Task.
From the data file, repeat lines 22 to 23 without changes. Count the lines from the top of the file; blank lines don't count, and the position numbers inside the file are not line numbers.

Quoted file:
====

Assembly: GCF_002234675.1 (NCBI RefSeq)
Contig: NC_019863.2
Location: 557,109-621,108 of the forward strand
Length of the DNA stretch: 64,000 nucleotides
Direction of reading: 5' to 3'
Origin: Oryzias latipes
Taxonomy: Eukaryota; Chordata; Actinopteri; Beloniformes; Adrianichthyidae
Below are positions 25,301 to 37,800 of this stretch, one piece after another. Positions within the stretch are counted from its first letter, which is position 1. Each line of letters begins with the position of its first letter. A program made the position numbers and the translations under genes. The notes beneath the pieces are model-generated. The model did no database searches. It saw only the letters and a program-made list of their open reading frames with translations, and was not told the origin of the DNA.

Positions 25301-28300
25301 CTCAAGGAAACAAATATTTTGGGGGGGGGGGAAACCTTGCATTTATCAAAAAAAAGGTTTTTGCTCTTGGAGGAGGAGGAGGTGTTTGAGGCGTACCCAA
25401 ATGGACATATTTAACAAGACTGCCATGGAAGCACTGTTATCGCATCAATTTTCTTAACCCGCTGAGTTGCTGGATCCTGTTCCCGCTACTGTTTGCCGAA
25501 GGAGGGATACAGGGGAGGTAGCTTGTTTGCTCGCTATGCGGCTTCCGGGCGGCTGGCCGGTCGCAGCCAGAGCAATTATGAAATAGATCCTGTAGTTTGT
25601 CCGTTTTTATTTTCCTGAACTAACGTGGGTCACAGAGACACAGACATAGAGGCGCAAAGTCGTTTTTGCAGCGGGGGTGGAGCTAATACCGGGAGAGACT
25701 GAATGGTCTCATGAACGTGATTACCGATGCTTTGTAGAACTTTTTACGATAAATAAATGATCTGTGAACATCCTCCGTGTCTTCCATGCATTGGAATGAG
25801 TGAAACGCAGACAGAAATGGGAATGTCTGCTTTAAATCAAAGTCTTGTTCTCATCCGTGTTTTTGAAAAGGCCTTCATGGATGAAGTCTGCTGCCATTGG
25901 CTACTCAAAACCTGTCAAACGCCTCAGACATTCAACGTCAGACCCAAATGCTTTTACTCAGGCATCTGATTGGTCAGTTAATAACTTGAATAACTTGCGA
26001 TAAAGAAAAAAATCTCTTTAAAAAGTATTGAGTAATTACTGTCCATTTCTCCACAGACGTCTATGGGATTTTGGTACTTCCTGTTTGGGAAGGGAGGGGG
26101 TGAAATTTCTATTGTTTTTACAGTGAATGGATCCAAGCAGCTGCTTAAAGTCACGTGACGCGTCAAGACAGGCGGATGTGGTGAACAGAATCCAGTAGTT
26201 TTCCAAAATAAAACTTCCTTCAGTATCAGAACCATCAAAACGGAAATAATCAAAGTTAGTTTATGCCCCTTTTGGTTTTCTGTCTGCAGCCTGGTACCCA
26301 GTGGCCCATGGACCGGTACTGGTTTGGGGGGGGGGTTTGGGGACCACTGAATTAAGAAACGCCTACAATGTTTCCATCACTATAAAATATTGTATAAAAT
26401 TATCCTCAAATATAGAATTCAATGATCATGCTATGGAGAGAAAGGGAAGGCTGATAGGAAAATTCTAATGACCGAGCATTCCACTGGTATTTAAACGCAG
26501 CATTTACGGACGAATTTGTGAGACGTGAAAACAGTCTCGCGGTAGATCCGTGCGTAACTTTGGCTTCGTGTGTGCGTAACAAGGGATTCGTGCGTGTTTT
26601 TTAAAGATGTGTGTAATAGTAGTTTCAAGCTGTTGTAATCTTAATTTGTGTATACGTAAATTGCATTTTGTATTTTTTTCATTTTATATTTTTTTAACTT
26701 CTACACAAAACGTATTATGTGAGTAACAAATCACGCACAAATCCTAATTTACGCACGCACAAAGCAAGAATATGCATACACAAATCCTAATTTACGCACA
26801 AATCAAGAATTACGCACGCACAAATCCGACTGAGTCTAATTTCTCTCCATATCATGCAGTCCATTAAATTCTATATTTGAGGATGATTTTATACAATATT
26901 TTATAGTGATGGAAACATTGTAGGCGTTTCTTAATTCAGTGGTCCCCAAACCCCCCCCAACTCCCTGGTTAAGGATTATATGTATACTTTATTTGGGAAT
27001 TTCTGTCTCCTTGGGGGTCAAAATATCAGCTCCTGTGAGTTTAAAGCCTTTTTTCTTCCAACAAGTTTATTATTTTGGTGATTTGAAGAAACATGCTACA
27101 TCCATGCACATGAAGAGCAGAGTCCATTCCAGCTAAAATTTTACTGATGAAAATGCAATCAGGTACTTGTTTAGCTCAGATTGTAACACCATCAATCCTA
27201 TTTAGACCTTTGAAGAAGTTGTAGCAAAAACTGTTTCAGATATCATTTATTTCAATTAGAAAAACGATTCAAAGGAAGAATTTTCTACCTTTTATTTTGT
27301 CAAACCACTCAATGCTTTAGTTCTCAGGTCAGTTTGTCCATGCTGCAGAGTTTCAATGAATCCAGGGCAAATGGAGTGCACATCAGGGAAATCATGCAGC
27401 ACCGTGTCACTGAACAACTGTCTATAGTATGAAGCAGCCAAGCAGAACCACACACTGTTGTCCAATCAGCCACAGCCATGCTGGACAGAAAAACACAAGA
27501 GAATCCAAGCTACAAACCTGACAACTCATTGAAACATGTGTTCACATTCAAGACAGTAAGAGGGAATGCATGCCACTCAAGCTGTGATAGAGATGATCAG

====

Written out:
26501 CATTTACGGACGAATTTGTGAGACGTGAAAACAGTCTCGCGGTAGATCCGTGCGTAACTTTGGCTTCGTGTGTGCGTAACAAGGGATTCGTGCGTGTTTT
26601 TTAAAGATGTGTGTAATAGTAGTTTCAAGCTGTTGTAATCTTAATTTGTGTATACGTAAATTGCATTTTGTATTTTTTTCATTTTATATTTTTTTAACTT